Foreign House: Seven


It’s almost 11pm when we tiptoe down the stairs and out of the front door of the hotel. Its black iron handle rattles and the hinges squeak, despite our best efforts at stealth.

Cindy shushes me.

“Why are we sneaking?” I ask. “We’re not doing anything wrong.”

Cindy giggles, “I don’t know. It’s more fun to sneak.”

It’s only a few hundred yards from the hotel to the steps that lead down the shallow, rocky incline to the beach. The steps are made of packed stones held in place by planks of wood. There is a splitting, timber handrail that guides us down.

This would probably only take ten minutes in the day, but a thick overcast has rolled in, blocking any residual moonlight, making it feel as if we are under a dark, fluffy duvet.

The flashlight only helps so much. Cindy links her arms around mine as we hobble down to the sand, step by step, our puffer coats shuffling against each other in untranslatable whispers.

The tide is almost completely in, leaving a band of sand about 30 yards wide. In the darkness, the sea is menacing. I can hear it’s massive body, but only see its fingertips.

I put the two towels on the sand and balance the flashlight so it scatters some light onto the beach. I start taking off my boots.

“You’re really going in?” asks Cindy.

“Yes I am. And so are you.” To make my point I continue undressing, adding my clothes to the pile of towels and then, after looking around dramatically, I push down my boxer shorts.

I step to Cindy and give her a slow kiss. She drags her nylon nails down my naked shoulders and over my goose-bumped chest, clipping a nipple and making me twitch in pain. When I pull my lips away she cups by tight balls with cold fingers and squeezes gently.

“It must be really cold,” she says, looking down. She puts her other hand on my cock.

“You can’t get out of skinny dipping by giving me an al-fresco hand-job,” I say. I pull the zip of her jacket down. She steps back.

“Absolutely no way am I going in the water, caterpillar dick.”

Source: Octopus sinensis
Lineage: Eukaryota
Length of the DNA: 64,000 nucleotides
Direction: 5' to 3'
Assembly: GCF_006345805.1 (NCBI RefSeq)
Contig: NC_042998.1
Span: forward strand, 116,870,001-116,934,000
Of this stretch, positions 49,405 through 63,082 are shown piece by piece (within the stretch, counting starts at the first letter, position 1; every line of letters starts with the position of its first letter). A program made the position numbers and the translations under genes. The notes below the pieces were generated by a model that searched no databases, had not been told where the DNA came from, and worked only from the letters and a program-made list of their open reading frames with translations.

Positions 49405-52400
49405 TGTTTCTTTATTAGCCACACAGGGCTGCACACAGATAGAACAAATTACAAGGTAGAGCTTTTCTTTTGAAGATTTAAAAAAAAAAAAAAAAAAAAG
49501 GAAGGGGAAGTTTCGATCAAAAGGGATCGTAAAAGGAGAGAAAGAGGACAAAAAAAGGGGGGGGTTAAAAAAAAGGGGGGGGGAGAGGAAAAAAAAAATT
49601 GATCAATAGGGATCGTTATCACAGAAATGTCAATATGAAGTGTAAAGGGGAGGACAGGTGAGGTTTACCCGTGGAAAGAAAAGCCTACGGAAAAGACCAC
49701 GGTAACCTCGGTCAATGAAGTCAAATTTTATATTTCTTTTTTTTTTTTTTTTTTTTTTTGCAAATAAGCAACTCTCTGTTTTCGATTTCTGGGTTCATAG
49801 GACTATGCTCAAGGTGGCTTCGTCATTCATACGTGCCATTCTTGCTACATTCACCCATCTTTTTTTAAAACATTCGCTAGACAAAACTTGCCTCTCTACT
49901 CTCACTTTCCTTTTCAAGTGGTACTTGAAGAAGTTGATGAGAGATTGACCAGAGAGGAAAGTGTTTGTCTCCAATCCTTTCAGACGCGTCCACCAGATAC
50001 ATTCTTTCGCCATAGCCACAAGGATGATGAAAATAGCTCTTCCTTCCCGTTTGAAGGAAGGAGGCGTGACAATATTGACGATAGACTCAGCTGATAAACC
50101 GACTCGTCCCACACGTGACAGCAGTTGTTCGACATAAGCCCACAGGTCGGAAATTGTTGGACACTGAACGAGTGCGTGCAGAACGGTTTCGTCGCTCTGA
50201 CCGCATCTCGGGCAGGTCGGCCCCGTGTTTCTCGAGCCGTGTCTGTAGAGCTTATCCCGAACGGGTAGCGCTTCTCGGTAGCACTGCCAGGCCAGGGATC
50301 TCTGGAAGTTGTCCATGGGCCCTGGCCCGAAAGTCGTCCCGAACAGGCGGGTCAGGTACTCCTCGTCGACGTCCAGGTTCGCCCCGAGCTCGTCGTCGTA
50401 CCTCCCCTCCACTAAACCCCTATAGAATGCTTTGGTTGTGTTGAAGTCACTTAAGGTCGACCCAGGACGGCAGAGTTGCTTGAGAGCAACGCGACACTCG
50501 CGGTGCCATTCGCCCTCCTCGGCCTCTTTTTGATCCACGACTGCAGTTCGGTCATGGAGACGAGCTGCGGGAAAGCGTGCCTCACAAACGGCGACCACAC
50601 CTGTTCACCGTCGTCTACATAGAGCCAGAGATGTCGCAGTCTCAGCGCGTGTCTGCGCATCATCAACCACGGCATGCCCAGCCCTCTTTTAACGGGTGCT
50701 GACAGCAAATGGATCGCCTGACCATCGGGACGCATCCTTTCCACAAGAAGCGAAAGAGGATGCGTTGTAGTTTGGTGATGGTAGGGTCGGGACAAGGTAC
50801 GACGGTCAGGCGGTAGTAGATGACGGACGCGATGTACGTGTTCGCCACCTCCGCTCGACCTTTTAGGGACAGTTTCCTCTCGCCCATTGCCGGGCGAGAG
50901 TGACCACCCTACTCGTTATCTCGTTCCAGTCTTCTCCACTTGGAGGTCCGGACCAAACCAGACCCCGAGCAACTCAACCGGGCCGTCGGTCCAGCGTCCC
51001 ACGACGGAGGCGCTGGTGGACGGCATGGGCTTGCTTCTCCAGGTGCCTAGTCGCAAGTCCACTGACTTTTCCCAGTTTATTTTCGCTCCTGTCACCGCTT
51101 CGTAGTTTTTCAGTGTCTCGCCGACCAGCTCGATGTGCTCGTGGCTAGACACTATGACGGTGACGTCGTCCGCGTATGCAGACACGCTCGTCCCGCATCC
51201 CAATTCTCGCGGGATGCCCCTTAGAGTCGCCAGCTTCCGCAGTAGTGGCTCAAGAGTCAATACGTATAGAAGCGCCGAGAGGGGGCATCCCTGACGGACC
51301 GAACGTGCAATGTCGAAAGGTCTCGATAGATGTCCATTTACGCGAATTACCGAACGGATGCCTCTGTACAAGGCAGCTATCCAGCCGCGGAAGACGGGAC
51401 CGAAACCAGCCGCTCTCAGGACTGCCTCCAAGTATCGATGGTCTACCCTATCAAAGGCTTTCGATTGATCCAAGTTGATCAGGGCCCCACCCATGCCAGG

I step towards her and she moves away again. Then I am chasing her at skipping pace around the pile of towels, until she sprints a few yards up the beach.

She suddenly stops and looks down. I stop when I stand on something sharp. “Shit.” In the cold and the darkness I cannot tell if I’m bleeding. “What the fuck was that?”

“I think it’s bones,” says Cindy.

I lean down and pick up the culprit. It looks like a piece of a skull. “Let me get the flashlight,” I say.

I put on my clothes and check my foot. No bleeding. Then walk back to Cindy and hand her the light. She points the beam at various points around her feet. I investigate, picking up the tiny ivory pieces, rolling them between my fingers. They all look real, dry and weathered. Curved pieces of skull, crooked pieces of jaw, sharp bends of what look like eye sockets. Small bones that could be toes or fingers, splinters of other bones. All of them look like they’ve been shattered in an ultra violent event.

We walk another ten yards. Pieces of bone are everywhere in the sand as far as we can see.

“Are theses human?” asks Cindy. “They look too small to be human,” she says hopefully.

“Small humans are called children,” I reply sombrely. “Look at this piece of jaw. That could be an infant’s jaw, right?”

“Maybe,” she says. “It’s so small. Could it be a large fish jaw?”

“I don’t know. What about those ones that look like toes?”

“Vertebrae from some sort of fish or mammal?” she asks.

“Possibly. I don’t know anything about…” I raise my hands to my temples, clench my teeth and close my eyes against the wave of immense hatred coming in from the sea. It feels celestial in scope, as if the moon itself were screaming into my head from other side of the cloudy blanket. Unfiltered and undiscriminating choler. A fury that feels fermented, I can almost smell its stink.

Cindy wimpers but I can’t open my eyes. Then just as suddenly as it started, it stops. There is no pain, but my head is ringing, as if I’d just left a nightclub.

Cindy is curled up on the sand, the flashlight dropped and shining out to sea. I gently pull her hands away from her ears. “It’s stopped. Are you in pain?”

She sits up, “No pain, just a…”

“Ringing in your head?”


“Let’s get back to the hotel.”

“Should we take one of the bones back?” she asks.

“No. It’s probably something totally innocent, but just in case it isn’t, we don’t want to move anything.”

We’re both silent on the walk back. She just cuddles my left arm while and leans her head against me. We don’t talk about what came from the sea – it feels vaguely shameful. Maybe I’m just in shock.

When we get back to the room I open the mini bar. There are single serving bottles of spirits. I pull out a cheap scotch and a tequila, pour the tequila into a glass, hand it to Cindy who is perched on the edge of the windowsill nook. Then I take a couple of swigs from the bottle of scotch.

I crouch down and take her free hand in mine. “Any idea what it was?”.

“No.” She keeps her eyes on the carpet, “It was just so big.”

“I know. But is it still there, can you feel it?”

“No, can you?”

“No. I feel like it… blew a fuse almost.”

Her eyes snap to mine. We both hear it. The pitter-pater of a child running up and down the corridor outside the room. Only just audible on the marshy carpet. My watch tells me it’s five-to-midnight.

I open the door and step out into the corridor. Nothing.

“I think we need some sleep,” I say. “We can go back to the beach tomorrow – in daylight.” Cindy nods.


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